Beloved, do not grumble against one another, so that you may not be judged. See, the Judge is standing at the doors! As an example of suffering and patience, beloved, take the prophets who spoke in the name of the Lord. Indeed we call blessed those who showed endurance. You have heard of the endurance of Job, and you have seen the purpose of the Lord, how the Lord is compassionate and merciful.
Above all, my beloved, do not swear, either by heaven or by earth or by any other oath, but let your “Yes” be yes and your “No” be no, so that you may not fall under condemnation.
New Revised Standard Version, copyright 1989, by the National Council of the Churches of Christ in the United States of America. Used by permission. All rights reserved. USCCB approved.
Here’s some difficult advice: do not complain about one another. Imagine living this advice out for 24 hours: no complaints about an annoying habit of a family member, that rude driver or political figure. Quickly we may find ourselves quite resistant to the suggestion!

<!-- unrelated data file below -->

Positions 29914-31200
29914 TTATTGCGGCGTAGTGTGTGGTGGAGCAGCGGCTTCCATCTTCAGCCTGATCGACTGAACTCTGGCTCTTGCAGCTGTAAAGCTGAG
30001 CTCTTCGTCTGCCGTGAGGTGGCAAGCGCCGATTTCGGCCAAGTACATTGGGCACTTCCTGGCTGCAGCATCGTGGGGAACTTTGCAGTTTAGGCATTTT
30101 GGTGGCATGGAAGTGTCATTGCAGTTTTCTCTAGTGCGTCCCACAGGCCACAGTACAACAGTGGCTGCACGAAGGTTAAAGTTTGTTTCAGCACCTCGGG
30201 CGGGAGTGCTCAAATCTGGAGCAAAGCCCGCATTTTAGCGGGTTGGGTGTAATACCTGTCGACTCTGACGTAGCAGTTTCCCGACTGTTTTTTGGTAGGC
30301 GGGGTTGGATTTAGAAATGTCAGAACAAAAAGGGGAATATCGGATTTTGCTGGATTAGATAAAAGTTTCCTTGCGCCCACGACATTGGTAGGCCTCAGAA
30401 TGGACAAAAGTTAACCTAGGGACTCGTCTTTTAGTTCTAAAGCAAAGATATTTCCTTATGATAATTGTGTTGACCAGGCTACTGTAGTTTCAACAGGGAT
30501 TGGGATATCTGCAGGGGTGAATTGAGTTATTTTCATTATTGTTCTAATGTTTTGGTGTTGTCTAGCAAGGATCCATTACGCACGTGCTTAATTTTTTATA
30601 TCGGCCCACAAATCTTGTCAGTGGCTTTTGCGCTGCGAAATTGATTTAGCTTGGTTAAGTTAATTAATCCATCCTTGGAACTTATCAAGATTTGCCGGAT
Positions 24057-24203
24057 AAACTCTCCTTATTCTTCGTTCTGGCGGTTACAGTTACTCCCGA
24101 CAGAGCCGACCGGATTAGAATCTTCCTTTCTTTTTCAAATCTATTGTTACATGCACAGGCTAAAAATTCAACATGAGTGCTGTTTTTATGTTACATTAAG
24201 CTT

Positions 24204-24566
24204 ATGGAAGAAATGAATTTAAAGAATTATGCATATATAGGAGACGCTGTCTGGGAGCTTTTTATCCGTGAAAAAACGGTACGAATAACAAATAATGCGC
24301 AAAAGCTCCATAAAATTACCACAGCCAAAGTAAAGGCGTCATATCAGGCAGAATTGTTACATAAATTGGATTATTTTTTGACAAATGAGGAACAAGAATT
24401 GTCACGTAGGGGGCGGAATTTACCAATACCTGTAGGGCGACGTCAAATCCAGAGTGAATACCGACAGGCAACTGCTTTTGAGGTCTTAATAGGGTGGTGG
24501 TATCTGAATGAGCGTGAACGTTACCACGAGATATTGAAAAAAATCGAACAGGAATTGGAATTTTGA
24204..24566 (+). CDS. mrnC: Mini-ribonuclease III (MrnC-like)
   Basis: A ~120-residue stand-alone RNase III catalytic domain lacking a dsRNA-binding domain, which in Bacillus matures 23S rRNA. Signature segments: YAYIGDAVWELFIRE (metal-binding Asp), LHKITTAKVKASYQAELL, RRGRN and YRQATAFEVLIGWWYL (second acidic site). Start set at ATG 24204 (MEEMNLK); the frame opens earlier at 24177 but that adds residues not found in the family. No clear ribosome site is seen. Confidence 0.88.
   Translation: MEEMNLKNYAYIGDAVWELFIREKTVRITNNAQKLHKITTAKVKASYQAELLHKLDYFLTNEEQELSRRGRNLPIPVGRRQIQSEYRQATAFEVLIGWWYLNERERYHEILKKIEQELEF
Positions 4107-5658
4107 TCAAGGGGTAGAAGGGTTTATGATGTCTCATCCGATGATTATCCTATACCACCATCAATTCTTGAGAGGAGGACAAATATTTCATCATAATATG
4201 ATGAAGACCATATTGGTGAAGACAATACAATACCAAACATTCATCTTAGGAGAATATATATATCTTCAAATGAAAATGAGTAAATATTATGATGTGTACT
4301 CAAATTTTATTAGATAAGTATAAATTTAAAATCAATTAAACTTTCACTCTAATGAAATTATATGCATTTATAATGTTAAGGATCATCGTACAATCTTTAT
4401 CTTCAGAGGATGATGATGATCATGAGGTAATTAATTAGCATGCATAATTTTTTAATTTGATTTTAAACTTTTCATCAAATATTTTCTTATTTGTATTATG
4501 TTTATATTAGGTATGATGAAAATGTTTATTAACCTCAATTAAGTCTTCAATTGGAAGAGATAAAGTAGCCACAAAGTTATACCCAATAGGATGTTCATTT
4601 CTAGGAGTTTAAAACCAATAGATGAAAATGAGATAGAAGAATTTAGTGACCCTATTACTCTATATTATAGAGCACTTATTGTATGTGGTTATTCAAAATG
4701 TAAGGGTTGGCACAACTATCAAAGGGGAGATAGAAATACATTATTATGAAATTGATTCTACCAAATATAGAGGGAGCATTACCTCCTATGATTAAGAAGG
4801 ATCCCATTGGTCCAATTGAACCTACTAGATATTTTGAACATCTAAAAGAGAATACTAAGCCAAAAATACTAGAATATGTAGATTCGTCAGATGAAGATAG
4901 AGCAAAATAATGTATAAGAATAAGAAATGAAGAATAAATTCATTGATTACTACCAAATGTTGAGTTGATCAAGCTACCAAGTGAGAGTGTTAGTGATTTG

But James gives us reasons to try. To complain does not mean thinking that everything others do is good. Rather it is remember that God alone is the merciful judge who knows another’s reality. Before I was a mother, I was sure that I would “never” let my children cry in a restaurant. How quickly we let go of such judgments when we experience the reality! We learn our way into compassion.
Instead we can focus on ourselves, not others: our yeses and nos. Today, how do I want to focus on my own actions so that I might better live as a person of integrity?
—Marina McCoy is an associate professor of philosophy at Boston College.
Lord, let me remember the many times that you have been wonderfully compassionate to me. Today, as I encounter my brothers and sisters in this great human family, help me to recall how much I, too, am in need of your mercy. Instead of judging others, help me to focus on how I can live out this day with integrity and compassion. Amen.